Talbot County show house has ideas for real life

June 18, 1995|By Elizabeth Large | Elizabeth Large,Sun Staff Writer

If you're used to show houses as simply glittering theater, the practicality of the rooms in the 1995 Decorator Show House of the Historical Society of Talbot County will surprise you. The Beeches, a turn-of-the-century mansion on Peachblossom Creek between Easton and Oxford, is full of decorating ideas you could use in your own home.

But don't let the word "practicality" turn you off. The rooms on the whole are imaginative and appealing (even though there are some clunkers, as there are in any show house). In fact, House Beautiful last week named the Beeches' River Room, the work of D.H.S. Designs in Annapolis, one of the ten best show house rooms in the country.

Designers Darryl Savage and Anthony Awkard visualized the River Room as a serene retreat. "We tried to avoid gimmicks," says Mr. Savage.

Of all the rooms in the house, this one reflects the current "greening" trend in interior design, the blurring of lines between indoors and out.

Much of the airy room is glass. Visitors look out onto a landscaped brick terrace, rolling green lawn, a swimming pool and Peachblossom Creek. The room itself is filled with fresh flowers and plants, and the designers incorporated architectural pieces and even marble statuary that you might expect to find in a garden.

While you probably won't place a terra cotta finial on your coffee table after seeing the River Room, you might paint the walls a pale, pale celadon. (Duron's Cottonwood was used.)

Looking for ideas on how to give a room a summery feel? Note the white pique slipcovers and white iron coffee table.

Not all the decorators had such a wonderful space to work with. Anyone who has ever moved into a house with counter tops that were difficult to coordinate with the rest of the kitchen will be interested in designer Rebecca Marquardt's solutions. (Her firm is Marquardt Interiors in Centreville.) The granite counters are mottled pink, black and gray. The carpet design and fruit border on the walls pick up the counter's colors, while the cabinets have been painted off-white.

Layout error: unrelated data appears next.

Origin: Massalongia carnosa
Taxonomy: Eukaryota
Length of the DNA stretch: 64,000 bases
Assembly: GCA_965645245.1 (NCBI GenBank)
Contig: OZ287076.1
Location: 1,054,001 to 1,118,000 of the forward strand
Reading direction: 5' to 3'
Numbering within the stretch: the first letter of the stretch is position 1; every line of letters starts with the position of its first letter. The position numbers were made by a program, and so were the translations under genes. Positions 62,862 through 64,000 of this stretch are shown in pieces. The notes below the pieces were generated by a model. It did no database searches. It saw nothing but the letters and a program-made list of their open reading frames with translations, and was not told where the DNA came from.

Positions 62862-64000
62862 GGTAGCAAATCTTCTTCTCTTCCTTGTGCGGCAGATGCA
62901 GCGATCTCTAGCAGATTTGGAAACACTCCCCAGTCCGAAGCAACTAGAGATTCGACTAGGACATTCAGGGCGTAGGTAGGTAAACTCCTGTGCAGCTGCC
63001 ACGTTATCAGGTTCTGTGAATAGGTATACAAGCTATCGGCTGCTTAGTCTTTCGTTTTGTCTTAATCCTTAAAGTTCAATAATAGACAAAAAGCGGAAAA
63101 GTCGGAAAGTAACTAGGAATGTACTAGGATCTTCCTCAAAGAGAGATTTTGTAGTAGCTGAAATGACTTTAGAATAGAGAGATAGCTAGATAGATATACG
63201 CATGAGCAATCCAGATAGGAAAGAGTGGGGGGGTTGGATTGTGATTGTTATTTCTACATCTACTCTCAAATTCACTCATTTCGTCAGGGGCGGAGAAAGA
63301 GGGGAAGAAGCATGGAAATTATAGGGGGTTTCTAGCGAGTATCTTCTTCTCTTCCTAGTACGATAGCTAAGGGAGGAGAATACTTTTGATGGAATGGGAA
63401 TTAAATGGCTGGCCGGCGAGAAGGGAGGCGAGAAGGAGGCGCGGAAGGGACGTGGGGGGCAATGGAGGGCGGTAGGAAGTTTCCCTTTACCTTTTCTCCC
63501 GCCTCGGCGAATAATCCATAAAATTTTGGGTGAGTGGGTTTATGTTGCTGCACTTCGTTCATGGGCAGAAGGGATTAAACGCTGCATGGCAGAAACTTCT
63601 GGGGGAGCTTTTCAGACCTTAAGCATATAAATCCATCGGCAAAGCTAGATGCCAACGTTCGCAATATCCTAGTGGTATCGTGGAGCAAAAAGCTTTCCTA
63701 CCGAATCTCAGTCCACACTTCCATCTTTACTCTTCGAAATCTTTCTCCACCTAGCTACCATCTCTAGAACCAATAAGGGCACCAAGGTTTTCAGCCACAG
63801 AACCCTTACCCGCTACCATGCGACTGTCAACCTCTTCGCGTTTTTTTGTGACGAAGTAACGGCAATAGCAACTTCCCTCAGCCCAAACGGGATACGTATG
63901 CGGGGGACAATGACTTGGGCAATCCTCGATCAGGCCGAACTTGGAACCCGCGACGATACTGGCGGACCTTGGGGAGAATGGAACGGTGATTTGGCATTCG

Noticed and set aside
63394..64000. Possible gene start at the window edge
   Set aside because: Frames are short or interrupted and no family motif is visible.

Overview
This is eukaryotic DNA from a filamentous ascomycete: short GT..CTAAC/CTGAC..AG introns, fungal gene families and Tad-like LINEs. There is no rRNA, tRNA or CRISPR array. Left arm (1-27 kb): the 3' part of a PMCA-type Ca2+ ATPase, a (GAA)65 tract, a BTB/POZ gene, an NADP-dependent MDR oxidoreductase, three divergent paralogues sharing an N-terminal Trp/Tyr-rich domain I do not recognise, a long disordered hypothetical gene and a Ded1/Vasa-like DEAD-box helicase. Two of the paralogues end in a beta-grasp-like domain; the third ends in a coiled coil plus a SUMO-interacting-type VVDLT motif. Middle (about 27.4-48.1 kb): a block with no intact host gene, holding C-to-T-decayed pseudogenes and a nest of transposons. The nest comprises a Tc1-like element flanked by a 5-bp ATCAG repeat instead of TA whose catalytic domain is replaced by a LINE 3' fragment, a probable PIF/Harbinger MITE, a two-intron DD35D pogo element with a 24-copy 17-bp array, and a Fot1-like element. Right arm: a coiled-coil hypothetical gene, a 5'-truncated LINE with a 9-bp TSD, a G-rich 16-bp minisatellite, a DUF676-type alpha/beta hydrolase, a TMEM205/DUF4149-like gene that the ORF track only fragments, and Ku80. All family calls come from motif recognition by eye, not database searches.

The new owners of Beeches, Nancy and Dennis Callaghan, plan to move in as soon as the fund raising event is over at the end of June. Many of the designers took into account the couple's preference for beiges and other neutrals, so you won't, for instance, find gilding, elaborate stenciling or trompe l'oeil on the walls. In other words, these show house walls look like the walls in lived-in homes.

The designers also used some of the owners' furnishings in the rooms -- a handsome antique mirror here, a chest of drawers there. It's a good lesson in how decorators can mix and match old and new. Some rooms, like the living room, illustrate how well antiques and reproduction pieces can blend together.

The eclectic living room is the work of designer Katherine Lee of Katherine Lee Interiors in Clayton, Dela. She softens the formality of the period furniture with an emphasis on bright colors and floral patterns. Her advice to visitors: "Don't be afraid to mix colors and patterns or to mix old and new."

Conversely, the charming guest cottage shows how a color scheme can be unifying. The small living room, guest bedroom and miniature kitchen and bath are all done in blues and yellows -- the blue taken from the collection of Blue Willow porcelain on display in the living room. Combinations of blues and yellows are something you'll be seeing more of in coming months, if this spring's High Point furnishings market was any indication. Designer Kathe Waskin of Kathe & Company in Easton uses them to make the cottage's traditional furnishings look very fresh.

Upstairs in the main house several of the designers have created stories about their rooms, but they aren't so fantastical that visitors can't be inspired by the decor. For instance, the master bedroom, dressing room and bath supposedly belong to a bride and groom on their wedding night. The wedding dress lies on a chair in the dressing room, and wedding gifts are scattered in open boxes here and there. (As at most show houses, designers recoup some of the cost of their rooms by selling decorative accessories. The presence of scattered wedding gifts here gives the designers an opportunity to display their wares discreetly without cluttering up the design of the room!)

Rugged Roses, a design firm in Easton, did the bedroom in shades of neutrals with an interesting mix of styles and periods. Note particularly the Napoleon chairs updated with cream and khaki plaid upholstery. Animal prints are used to good effect around the room, cleverly tied together by the vintage picture of a tiger on one wall.

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